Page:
Simple wrapper around cryptsetup for encrypted containers

Clone this repo:



  1. 649aa6c Phase out fgrep due to warning by Jason A. Donenfeld · 1 year, 9 months ago master
  2. b447e90 Add note about sparse files by Jason A. Donenfeld · 8 years ago
  3. b0ff63a Update copyright by Jason A. Donenfeld · 8 years ago 1.2
  4. b0eab45 Shellcheck annotation by Jason A. Donenfeld · 8 years ago
  5. 38e09f4 Support non root user and quote variable by Jason A. Donenfeld · 8 years ago


ctmg is an encrypted container manager for Linux using cryptsetup and various standard file system utilities. Containers have the extension .ct and are mounted at a directory of the same name, but without the extension. Very simple to understand, and very simple to implement; ctmg is a simple bash script.


Usage: ctmg [ new | delete | open | close | list ] [arguments...]
  ctmg new    container_path container_size[units_suffix]
  ctmg delete container_path
  ctmg open   container_path
  ctmg close  container_path
  ctmg list

Calling ctmg with no arguments will call list if there are any containers open, and otherwise show the usage screen. Calling ctmg with a filename argument will call open if it is not already open and otherwise will call close.


Create a 100MiB encrypted container called “example”

zx2c4@thinkpad ~ $ ctmg new example 100MiB
[#] truncate -s 100MiB /home/zx2c4/example.ct
[#] cryptsetup --cipher aes-xts-plain64 --key-size 512 --hash sha512 --iter-time 5000 --batch-mode luksFormat /home/zx2c4/example.ct
Enter passphrase:
[#] chown 1000:1000 /home/zx2c4/example.ct
[#] cryptsetup luksOpen /home/zx2c4/example.ct ct_example
Enter passphrase for /home/zx2c4/example.ct:
[#] mkfs.ext4 -q -E root_owner=1000:1000 /dev/mapper/ct_example
[+] Created new encrypted container at /home/zx2c4/example.ct
[#] cryptsetup luksClose ct_example

Open a container, add a file, and then close it

zx2c4@thinkpad ~ $ ctmg open example
[#] cryptsetup luksOpen /home/zx2c4/example.ct ct_example
Enter passphrase for /home/zx2c4/example.ct:
[#] mkdir -p /home/zx2c4/example
[#] mount /dev/mapper/ct_example /home/zx2c4/example
[+] Opened /home/zx2c4/example.ct at /home/zx2c4/example
zx2c4@thinkpad ~ $ echo "super secret" > example/mysecretfile.txt
zx2c4@thinkpad ~ $ ctmg close example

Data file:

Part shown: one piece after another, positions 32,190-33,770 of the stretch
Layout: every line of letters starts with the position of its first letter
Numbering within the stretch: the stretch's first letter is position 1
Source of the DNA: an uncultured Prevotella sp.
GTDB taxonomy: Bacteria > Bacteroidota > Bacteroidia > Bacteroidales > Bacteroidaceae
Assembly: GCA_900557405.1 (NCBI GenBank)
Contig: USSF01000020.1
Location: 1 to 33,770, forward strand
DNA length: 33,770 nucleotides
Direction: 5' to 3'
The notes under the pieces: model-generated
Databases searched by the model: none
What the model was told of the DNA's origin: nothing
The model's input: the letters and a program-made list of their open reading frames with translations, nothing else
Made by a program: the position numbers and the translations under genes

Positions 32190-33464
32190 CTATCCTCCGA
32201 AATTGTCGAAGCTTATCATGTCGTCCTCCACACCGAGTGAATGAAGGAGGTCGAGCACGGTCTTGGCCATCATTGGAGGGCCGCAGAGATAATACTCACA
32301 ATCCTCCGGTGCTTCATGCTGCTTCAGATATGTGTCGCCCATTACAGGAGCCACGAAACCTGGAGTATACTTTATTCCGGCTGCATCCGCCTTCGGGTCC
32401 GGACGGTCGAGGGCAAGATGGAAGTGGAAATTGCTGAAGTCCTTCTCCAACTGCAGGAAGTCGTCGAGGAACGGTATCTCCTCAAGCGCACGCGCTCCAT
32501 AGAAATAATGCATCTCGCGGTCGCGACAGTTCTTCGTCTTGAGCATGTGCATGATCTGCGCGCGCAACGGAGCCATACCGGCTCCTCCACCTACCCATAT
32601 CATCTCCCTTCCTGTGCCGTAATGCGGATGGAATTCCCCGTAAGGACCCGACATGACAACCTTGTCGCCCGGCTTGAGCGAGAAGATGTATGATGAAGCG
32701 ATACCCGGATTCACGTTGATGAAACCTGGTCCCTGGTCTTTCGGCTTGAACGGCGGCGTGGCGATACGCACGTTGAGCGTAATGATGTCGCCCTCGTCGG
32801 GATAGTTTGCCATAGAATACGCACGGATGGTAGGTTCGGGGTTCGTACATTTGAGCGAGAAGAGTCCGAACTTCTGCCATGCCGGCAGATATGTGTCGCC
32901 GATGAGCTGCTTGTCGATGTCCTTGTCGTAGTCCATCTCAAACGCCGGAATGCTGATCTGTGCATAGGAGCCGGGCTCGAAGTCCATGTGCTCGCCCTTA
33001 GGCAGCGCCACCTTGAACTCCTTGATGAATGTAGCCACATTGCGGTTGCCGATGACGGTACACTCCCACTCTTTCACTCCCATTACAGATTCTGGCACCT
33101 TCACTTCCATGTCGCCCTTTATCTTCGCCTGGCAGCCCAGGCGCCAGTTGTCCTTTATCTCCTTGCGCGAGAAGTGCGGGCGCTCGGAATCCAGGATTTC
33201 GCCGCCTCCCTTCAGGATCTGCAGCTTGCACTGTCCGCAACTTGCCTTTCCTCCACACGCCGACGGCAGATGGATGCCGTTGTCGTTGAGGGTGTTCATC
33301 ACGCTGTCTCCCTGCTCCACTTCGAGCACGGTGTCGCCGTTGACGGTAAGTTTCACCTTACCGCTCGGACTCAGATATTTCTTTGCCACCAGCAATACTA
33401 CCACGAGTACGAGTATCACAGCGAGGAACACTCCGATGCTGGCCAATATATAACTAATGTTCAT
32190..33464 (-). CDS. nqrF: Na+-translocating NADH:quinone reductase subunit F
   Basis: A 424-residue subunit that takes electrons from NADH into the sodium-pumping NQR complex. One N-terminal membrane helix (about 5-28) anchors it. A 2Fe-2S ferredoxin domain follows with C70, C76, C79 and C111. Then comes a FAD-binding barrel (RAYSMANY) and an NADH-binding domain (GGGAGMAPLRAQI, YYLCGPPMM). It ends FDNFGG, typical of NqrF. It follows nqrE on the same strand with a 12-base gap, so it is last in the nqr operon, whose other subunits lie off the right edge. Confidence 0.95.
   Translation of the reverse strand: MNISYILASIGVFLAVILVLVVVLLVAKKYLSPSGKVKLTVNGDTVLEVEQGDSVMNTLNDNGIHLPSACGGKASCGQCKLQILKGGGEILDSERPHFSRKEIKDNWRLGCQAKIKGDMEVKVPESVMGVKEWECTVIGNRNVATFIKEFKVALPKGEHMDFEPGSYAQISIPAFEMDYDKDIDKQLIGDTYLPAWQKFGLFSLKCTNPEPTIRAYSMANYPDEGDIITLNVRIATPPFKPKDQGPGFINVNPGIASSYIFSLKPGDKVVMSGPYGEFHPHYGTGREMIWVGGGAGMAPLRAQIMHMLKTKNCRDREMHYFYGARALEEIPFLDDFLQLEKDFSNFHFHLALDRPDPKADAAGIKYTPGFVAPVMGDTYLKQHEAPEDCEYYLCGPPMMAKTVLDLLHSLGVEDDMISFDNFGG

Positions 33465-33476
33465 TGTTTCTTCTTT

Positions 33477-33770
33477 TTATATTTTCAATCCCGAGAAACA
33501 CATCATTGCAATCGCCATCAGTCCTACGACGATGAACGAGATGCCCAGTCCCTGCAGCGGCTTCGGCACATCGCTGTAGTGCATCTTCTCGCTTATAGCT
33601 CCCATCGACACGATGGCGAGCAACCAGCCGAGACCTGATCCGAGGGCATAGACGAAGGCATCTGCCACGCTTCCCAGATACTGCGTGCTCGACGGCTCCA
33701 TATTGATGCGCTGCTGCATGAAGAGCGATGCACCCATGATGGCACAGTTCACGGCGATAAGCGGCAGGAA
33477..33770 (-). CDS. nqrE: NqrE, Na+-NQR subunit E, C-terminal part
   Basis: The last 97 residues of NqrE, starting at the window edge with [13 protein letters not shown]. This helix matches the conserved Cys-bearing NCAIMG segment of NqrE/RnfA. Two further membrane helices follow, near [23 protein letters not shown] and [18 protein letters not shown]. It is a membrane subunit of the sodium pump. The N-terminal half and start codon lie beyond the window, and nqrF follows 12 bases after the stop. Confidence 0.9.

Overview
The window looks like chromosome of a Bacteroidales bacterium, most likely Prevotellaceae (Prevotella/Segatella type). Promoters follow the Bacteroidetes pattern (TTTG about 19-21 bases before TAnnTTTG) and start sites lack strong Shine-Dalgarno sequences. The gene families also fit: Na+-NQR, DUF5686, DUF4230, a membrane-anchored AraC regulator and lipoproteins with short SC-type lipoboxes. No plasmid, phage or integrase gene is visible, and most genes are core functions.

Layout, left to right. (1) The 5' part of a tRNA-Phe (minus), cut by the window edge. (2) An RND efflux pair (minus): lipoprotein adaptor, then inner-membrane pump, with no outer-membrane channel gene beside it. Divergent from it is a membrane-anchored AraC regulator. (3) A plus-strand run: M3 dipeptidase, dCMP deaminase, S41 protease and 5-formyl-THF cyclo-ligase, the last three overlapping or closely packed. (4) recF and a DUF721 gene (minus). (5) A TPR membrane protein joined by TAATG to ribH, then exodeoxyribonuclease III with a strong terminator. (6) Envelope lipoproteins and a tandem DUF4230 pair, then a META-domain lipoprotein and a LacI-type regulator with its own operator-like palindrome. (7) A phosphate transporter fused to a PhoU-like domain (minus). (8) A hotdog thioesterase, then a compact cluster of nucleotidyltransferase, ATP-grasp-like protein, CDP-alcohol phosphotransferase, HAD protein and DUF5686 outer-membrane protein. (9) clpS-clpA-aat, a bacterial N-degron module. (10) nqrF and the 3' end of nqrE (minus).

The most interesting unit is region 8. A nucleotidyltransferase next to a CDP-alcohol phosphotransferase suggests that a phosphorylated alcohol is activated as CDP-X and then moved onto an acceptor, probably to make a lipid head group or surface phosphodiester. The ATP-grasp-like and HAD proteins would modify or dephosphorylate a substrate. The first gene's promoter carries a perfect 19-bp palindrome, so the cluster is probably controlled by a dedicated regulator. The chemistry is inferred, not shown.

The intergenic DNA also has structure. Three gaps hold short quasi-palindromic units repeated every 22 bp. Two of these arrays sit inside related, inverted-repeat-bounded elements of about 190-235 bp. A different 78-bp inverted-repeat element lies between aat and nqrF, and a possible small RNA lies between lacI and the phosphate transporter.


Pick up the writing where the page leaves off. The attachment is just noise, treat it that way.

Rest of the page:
[#] umount /home/zx2c4/example
[#] cryptsetup luksClose ct_example
[#] rmdir /home/zx2c4/example
[+] Closed /home/zx2c4/example.ct


# make install

Or, use the package from your distribution:


# emerge ctmg

Bug reports

Report any bugs to

Security Considerations

This runs as root and auto-sudos itself to achieve that. As such, you shouldn‘t run this on paths you don’t trust or paths that could be controlled by malicious users.

Since ctmg uses cryptsetup and the LUKS infrastructure, it uses the Linux block device encryption APIs. The state of the art in block device encryption, as of writing, is XTS mode, which is what ctmg uses. But do note that this does not guarantee, entirely, the integrity of data, just the secrecy. As such, if a malicious user is able to modify the encrypted content, it is possible this could result in differing decrypted content without you noticing. So, ctmg is useful for keeping things secret, but not for guaranteeing the authenticity of the data. If your laptop gets stolen, sleep safely knowing that your ctmg-secured data is safe, but if an attacker is actively modifying the .ct file while you‘re using it in one way or another, you’ve got trouble.

In order to conserve space, ctmg uses truncate to make sparse files. This means that the file grows as it‘s used. An attacker can therefore see how much of the container is utilized. If you care about this, it’s easy enough to replace the single call to truncate with a single call to dd if=/dev/urandom to make a completely full file containing only random data.